Is Precision Farming Possible without Drones?

Mehmet Emre YAZICI

Independent Consultant, Aerospace Industry


The concept of Precision Agriculture (or precision farming) has been around since the 1960s when the United States’ Secretary of Agriculture, Earl Butz, introduced a system called “grid planting”. Grid planting is a planting pattern in which farms are divided into squares and plants are positioned in rows inside each square. This method allowed farmers to have more control over their land and to make the most out of their resources.[1]

Within the framework of the UN’s Sustainable Development Goals (SDGs) for 2030, specifically under Goal #2 (End hunger, achieve food security and improved nutrition, and promote sustainable agriculture), it is aimed to double the agricultural productivity and incomes of small-scale food producers (farmers/ fishers) to ensure sustainable food production systems and implement resilient agricultural practices that increase productivity and production, that help maintain ecosystems, that strengthen capacity for adaptation to climate change, extreme weather, drought, flooding, and other disasters and that progressively improve land and soil quality.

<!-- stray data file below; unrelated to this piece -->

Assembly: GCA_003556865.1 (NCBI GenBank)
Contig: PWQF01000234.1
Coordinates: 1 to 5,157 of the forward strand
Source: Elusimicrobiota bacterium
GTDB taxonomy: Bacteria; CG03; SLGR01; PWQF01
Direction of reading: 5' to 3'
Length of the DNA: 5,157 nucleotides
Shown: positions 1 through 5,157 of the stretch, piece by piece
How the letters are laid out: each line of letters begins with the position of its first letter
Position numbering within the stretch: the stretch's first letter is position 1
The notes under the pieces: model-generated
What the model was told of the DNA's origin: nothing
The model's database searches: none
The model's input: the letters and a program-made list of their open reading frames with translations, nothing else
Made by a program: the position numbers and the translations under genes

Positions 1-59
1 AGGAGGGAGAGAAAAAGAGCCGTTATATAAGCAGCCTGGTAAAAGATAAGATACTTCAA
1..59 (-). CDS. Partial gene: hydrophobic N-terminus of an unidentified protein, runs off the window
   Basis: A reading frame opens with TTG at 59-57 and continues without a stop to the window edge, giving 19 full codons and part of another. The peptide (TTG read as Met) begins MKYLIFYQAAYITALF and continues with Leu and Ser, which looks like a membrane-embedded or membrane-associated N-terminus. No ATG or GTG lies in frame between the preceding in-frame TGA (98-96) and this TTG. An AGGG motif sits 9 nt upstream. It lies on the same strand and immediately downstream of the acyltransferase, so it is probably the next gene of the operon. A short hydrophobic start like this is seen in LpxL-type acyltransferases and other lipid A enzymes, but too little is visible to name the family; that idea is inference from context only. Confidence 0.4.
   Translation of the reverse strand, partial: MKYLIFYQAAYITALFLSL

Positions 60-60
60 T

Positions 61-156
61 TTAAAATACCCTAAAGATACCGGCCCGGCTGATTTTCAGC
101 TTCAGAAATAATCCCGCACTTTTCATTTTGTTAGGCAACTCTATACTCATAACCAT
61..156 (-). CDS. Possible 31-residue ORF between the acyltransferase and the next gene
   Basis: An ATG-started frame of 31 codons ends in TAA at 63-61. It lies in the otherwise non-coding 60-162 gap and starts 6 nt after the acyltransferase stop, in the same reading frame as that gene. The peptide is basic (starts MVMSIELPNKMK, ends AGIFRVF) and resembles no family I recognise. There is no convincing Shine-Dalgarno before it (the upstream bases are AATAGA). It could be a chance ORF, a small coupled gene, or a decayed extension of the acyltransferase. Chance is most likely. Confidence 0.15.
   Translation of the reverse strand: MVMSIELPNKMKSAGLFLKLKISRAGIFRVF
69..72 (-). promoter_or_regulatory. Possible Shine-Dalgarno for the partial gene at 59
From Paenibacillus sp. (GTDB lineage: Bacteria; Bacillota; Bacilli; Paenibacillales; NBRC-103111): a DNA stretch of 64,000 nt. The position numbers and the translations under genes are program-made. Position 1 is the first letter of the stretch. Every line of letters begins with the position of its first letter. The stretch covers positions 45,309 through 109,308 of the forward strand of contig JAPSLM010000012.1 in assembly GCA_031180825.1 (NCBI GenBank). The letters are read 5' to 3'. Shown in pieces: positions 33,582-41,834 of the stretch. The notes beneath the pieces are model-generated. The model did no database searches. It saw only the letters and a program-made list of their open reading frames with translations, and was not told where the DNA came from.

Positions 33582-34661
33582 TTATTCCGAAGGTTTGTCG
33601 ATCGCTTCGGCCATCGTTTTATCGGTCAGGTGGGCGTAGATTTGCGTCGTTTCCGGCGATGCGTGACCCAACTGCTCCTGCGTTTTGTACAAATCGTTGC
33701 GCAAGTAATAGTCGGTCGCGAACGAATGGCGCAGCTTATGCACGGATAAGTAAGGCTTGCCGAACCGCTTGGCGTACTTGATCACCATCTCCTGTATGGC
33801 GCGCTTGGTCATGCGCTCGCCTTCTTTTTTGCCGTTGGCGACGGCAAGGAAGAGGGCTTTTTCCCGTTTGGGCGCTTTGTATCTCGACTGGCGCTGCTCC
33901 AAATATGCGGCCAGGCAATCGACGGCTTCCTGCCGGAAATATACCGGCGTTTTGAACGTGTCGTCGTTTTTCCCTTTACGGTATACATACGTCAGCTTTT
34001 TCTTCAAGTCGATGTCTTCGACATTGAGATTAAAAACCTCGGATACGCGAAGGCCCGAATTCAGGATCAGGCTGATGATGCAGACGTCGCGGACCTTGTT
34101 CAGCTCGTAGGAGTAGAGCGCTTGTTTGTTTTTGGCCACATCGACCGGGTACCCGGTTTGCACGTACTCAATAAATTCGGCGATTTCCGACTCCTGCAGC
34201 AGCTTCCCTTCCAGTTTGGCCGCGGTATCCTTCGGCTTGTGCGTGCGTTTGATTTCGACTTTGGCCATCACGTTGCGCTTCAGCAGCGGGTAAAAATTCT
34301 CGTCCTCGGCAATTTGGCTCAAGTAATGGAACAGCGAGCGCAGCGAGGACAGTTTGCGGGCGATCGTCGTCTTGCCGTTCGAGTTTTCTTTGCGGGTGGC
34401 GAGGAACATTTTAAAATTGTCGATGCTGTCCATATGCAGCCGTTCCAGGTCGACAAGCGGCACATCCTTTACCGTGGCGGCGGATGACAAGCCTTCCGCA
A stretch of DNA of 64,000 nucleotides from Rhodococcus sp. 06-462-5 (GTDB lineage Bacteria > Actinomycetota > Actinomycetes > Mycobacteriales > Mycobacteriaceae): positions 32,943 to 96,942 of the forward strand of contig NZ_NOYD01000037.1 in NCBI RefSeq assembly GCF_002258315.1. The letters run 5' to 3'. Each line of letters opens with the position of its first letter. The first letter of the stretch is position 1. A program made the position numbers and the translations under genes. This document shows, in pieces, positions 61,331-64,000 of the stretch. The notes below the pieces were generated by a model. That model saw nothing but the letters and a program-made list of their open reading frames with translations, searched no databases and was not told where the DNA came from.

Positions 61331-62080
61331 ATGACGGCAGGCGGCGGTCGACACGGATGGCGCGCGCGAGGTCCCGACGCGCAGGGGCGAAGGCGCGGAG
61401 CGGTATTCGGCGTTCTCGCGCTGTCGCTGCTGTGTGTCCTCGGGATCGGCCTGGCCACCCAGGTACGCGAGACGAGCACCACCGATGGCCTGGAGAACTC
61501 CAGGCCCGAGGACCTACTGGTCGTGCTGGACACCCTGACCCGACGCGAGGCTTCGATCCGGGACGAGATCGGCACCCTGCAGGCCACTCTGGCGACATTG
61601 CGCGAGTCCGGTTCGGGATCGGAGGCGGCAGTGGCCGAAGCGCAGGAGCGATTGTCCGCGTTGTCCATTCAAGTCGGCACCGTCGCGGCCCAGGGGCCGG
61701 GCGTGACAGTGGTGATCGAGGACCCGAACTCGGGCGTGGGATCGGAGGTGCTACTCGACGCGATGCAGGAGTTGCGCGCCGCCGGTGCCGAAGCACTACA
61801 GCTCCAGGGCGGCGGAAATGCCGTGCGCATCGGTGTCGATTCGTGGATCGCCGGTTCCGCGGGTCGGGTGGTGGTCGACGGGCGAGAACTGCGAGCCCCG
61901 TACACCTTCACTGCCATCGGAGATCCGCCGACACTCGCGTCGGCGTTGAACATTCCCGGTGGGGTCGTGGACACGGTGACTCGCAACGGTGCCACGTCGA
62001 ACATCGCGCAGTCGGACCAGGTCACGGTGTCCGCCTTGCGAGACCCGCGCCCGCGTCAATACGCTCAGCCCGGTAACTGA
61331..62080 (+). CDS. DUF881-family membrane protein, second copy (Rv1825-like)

To achieve that goal, world needs to increase food production by almost 50 percent by 2050 to feed a population of nine billion, yet resources such as land and water are becoming more and more scarcer.[2]

This is why agriculture must look beyond grid planting and make use of emerging technologies while implementing precision farming practices.

Farmers are no alien to the use of leading-edge technology in farming. Agricultural aircraft have been in use for this purpose since the 1920s. Remote sensed data from satellites have been used increasingly for years to assess crop distribution, extent, and health from the sky.

Today, Precision Farming collects multiple sensor data, both in the air and on the ground, to improve farm productivity through mapping spatial variability in the field. Existing technology can collect very high-resolution imagery below the cloud level, with much more detail than the satellite imagery usually available. They bring in cost advantages against aircraft, especially in small areas. They also are easy to use. They are called: Drones!

At the most basic level, drones permit farmers to obtain a birds-eye-view of their crops, allowing them to detect subtle changes that cannot be readily identified by “crop scouts” at ground level. Multispectral and hyperspectral aerial imagery collected by drones help in creating Normalized Difference Vegetation Index (NDVI) maps, which can differentiate soil from grass or forest, detect plants under stress, and differentiate between crops and crop stages. There are strong correlations between crop yield and NDVI data measured at certain crop stages. Hence tracking the crop growth at key stages help to provide an accurate estimate of the crop yield and also to address issues early.